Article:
Bookends of the Year

While I’m not out on the razzle-dazzle, New Year’s Eve is a pretty big deal for me for a whole host of reasons. Lots of key things seem to have happened on New Year’s Eves over the years so it’s kind of etched in my heart.

I see New Year’s Eve as being like a book-end holding in all the moments from a particular year. I took a look at how I started 2016 here on Social Bridge and found that it was an urging to self to Smile more. I’ve tried and it does work reasonably well but forced smiles are no good! Here’s the post, just in case you want to have a read.

I made it my business to try and see the sunrise and the sunset of today and, of course, there was the Wishing Stone Ritual.

Here’s how the day looked when it greeted me down the beach:

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Sunrise over Tramore Bay 

There was a softness in the air that made it feel more like a Summer’s morning than the depths of Winter. I was surrounded by seagulls and I rather like this photo (that Dad would certainly have condemned to the ‘Dud’ category.) There’s something surreal about it New Year’s Eve can feel surreal:

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‘Old time he is a flying…’

Now to the Wishing Stones. I’m delighted to report that we are just back from the casting. I had gone out to Newtown Cove earlier in the day to collect the stones for everyone who had requested that I cast one for them. It was really nice to have the time to ‘browse’ on the shore and select the stones which I felt matched the people that I was picking them for. I placed them all in a little nook in the rocks as I collected them. You’d be amazed how particular stones pushed themselves forward as being suitable for the individuals I have come to know through ‘blogland.’ Here is a photo of the stash:

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The Wishing Stones

It was like the day got into a sulk at sunset time and it just clouded over and we had no dramatic sunset at all.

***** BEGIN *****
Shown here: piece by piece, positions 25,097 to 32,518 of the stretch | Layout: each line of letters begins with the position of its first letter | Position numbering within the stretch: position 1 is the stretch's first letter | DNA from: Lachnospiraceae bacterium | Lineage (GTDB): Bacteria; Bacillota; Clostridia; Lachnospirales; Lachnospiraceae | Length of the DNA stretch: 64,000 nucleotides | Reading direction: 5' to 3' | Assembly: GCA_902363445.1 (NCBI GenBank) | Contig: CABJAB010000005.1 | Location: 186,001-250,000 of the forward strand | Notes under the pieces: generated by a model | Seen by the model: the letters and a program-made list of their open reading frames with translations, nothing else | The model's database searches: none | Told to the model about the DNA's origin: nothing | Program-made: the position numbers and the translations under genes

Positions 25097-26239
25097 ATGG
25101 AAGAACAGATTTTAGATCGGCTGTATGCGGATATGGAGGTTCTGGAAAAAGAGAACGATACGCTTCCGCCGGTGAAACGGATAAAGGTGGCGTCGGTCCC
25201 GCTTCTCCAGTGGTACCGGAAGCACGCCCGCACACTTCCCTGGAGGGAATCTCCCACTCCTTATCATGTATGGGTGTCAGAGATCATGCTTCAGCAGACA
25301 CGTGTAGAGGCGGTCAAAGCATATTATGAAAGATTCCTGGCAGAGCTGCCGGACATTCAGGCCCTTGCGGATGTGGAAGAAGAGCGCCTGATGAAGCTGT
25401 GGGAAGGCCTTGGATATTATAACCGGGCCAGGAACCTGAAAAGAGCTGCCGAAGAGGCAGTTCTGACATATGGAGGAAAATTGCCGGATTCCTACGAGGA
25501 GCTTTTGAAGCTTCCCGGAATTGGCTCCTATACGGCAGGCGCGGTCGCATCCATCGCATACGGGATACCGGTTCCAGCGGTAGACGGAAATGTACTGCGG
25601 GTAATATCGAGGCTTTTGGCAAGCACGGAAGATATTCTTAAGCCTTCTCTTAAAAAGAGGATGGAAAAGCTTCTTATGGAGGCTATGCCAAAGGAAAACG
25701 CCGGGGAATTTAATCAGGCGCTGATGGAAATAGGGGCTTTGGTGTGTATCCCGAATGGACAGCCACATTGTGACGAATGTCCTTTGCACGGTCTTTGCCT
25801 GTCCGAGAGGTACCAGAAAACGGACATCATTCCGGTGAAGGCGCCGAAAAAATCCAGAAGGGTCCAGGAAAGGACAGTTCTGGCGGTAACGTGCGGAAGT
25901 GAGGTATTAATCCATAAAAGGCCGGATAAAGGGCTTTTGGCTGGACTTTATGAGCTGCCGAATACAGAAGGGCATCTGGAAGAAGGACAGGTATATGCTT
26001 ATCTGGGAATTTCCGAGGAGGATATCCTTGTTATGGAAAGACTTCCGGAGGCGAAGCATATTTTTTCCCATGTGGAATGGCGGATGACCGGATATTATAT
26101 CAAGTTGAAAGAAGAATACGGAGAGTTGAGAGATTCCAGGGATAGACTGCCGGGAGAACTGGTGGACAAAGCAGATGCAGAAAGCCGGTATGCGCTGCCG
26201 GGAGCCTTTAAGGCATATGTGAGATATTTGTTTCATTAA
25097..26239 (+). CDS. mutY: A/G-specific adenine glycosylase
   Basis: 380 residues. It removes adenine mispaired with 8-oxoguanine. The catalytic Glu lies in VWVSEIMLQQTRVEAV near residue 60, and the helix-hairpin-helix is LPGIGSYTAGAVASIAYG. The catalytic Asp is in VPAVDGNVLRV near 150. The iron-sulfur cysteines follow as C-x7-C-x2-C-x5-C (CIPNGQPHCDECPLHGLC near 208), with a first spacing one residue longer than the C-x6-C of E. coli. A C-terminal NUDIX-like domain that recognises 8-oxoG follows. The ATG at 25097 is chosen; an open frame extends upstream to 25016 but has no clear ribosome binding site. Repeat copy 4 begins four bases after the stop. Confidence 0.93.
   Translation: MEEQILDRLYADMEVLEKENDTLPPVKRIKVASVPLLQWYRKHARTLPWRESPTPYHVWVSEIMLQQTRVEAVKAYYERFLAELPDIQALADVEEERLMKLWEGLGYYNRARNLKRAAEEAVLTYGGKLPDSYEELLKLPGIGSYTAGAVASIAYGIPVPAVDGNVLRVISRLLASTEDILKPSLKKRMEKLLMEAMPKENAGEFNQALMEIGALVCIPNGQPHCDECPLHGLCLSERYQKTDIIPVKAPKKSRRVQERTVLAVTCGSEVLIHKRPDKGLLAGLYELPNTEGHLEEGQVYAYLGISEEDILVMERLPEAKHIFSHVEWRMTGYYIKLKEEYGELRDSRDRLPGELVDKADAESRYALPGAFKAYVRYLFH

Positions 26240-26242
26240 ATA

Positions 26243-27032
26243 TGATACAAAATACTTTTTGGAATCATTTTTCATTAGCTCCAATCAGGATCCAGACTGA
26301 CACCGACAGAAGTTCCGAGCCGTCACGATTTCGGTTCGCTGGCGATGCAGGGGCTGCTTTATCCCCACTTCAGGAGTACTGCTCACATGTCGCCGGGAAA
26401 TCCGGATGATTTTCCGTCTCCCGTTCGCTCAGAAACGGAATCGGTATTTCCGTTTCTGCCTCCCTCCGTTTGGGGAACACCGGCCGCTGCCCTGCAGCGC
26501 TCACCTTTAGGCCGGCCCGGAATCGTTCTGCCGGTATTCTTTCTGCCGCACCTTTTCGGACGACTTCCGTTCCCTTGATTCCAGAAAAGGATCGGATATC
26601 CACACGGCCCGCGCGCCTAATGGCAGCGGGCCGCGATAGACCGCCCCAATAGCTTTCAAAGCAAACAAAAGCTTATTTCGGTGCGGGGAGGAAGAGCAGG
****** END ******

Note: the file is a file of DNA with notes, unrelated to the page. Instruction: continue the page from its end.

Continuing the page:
Tonight, son, Harry,  and I went out to Newtown Cove and cast our own stones as well as those of people from all over the globe who had requested that I cast one for them. It was beyond magical. There was a poignant moment as I cast one in memory of our beloved Paul Curran, who died earlier in the year but who touched the hearts of so many of us here on WordPress. He adored the ocean and it felt so right to give his stone a little kiss of remembrance from us all.

So, the midnight hour is approaching here in Tramore and I would like to wish you all a very happy, healthy and peaceful 2017. Also, I would like to thank everyone who has been so supportive in 2016 in all sorts of different ways.

Finally, may I say, that I still think that we need to Smile, Smile, Smile as much as we can but always be true to ourselves and to others in those smiles. A sincere smile can light up a person’s day …

Here’s smiling at you as I raise my glass to 2017!

 

 

 

 

Grief and Online Friends

Social media, and especially blogging, allows for the development of close bonds and friendships with people we may never have the pleasure of meeting in person. Such people can play a hugely important role in our lives and relationships are built around shared interests.